The most suitable word for this year’s expedition was definitely “challenging”. In the previous two years our palette-built recycled raft (named “Melissa”) had mostly drifted and paddled fairly lazily downriver towards the Baltic Sea, with only the occasional big rapid or day of heavy rain to push us outside of our comfort zones. This year was quite something else.
The water in the river was around two metres higher than in previous years. Not only did this mean that the rapids had become huge, but the extra water was also ideal for mosquito breeding...which meant there were a lot of mosquitoes. So many in fact that when we weren’t out in the middle of the river, away from the mosquito-infested forest, we were either sitting with our mosquito nets draped over our heads, or trying desperately to bathe ourselves in smoke from our campfire to keep the swarms of them at bay.
And that was when we were actually able to have a campfire - it rained almost every day, often for much of the day, so most firewood we found was soaking wet. We also slept in bivi bags rather than a tent, so when we couldn’t find any form of shelter we knew we were in for a wet night...and probably a wet morning.
But for all the difficulties it was actually an incredibly successful trip! We traveled 100km downriver (about 3 times the distance in each of the previous years) so that we have now completed more than half of our journey. We also managed to take on some pretty serious rapids, though we had to carry the raft round two of the largest on the river, as we felt that we couldn’t ignore the advice of the locals (their exact words were: “If those boys do that rapid it’ll be the last thing they ever do”). And although the elements were not normally on our side, we did have a few days where the wind was with us and we were able to set up a sail to travel faster through the water.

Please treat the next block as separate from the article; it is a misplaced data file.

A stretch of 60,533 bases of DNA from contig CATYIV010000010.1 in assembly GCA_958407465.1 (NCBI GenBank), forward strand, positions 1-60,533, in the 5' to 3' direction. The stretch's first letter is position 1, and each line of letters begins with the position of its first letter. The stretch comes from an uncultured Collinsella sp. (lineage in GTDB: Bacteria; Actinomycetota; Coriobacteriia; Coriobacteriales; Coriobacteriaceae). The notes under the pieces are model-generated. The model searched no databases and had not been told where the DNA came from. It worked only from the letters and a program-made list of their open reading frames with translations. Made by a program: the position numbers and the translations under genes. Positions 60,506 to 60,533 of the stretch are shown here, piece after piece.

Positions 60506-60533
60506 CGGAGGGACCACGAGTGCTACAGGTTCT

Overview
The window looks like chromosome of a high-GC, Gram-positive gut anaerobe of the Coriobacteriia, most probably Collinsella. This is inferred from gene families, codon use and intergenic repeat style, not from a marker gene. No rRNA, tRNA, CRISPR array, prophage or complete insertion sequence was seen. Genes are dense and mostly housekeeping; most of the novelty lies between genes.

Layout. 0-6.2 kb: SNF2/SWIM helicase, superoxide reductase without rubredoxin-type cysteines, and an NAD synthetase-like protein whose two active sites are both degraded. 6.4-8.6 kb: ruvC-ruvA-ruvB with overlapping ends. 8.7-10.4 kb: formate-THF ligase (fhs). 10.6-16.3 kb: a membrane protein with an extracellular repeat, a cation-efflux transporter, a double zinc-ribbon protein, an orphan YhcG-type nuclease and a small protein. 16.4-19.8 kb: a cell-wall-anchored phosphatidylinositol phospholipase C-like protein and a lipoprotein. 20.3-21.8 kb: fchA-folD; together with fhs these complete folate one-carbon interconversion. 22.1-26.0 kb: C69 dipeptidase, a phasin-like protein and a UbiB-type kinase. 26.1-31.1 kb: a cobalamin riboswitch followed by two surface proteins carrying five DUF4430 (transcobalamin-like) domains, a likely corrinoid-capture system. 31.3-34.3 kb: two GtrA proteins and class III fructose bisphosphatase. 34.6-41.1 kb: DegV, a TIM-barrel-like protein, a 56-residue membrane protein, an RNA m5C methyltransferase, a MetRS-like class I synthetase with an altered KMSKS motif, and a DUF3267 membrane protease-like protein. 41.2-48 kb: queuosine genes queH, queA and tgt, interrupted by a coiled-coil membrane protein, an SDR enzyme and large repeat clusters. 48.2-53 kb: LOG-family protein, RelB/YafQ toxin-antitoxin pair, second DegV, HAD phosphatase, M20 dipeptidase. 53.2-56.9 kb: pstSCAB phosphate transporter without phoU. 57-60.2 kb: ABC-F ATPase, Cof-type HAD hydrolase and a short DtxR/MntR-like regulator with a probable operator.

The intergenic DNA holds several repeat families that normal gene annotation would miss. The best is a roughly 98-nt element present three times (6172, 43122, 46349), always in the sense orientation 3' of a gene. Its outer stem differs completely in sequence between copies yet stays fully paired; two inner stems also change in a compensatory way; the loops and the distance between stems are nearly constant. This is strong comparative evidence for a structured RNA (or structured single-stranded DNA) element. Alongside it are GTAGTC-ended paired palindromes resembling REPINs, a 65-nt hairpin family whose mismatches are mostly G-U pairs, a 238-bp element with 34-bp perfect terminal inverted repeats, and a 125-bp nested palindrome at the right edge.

Probably one of the biggest highlights of the trip was the huge amount of support we received from the people we met along the river. We even had a visit one evening from a reporter from Swedish Radio 4 who interviewed us about our journey! We learnt more about the history of the Vindel river and the industries that used to (and still do in some cases) thrive there. We met and interviewed people who used to work as loggers, known as flotare in Swedish (which means “rafters”), floating timber downriver in the Summer, and heard more about the changes that had happened in the communities as a result of the loss of these industries.
So in fact, we were hugely rewarded for all the challenges we faced this year. We think that if the first year had been like this it might have been too difficult, and we may not have come back. But with the experience of the previous two years with us, and the knowledge we gained from those trips, we were always able to keep our spirits up, even at the end of a long, wet day, with no fire, no food and no shoes.
Next year we’ve been told we’ll face more rapids, with more water as the river begins its approach to the sea. The Vindel always provides for us, whether it’s food, water, or excitement, and we can’t wait to get back there in 2016!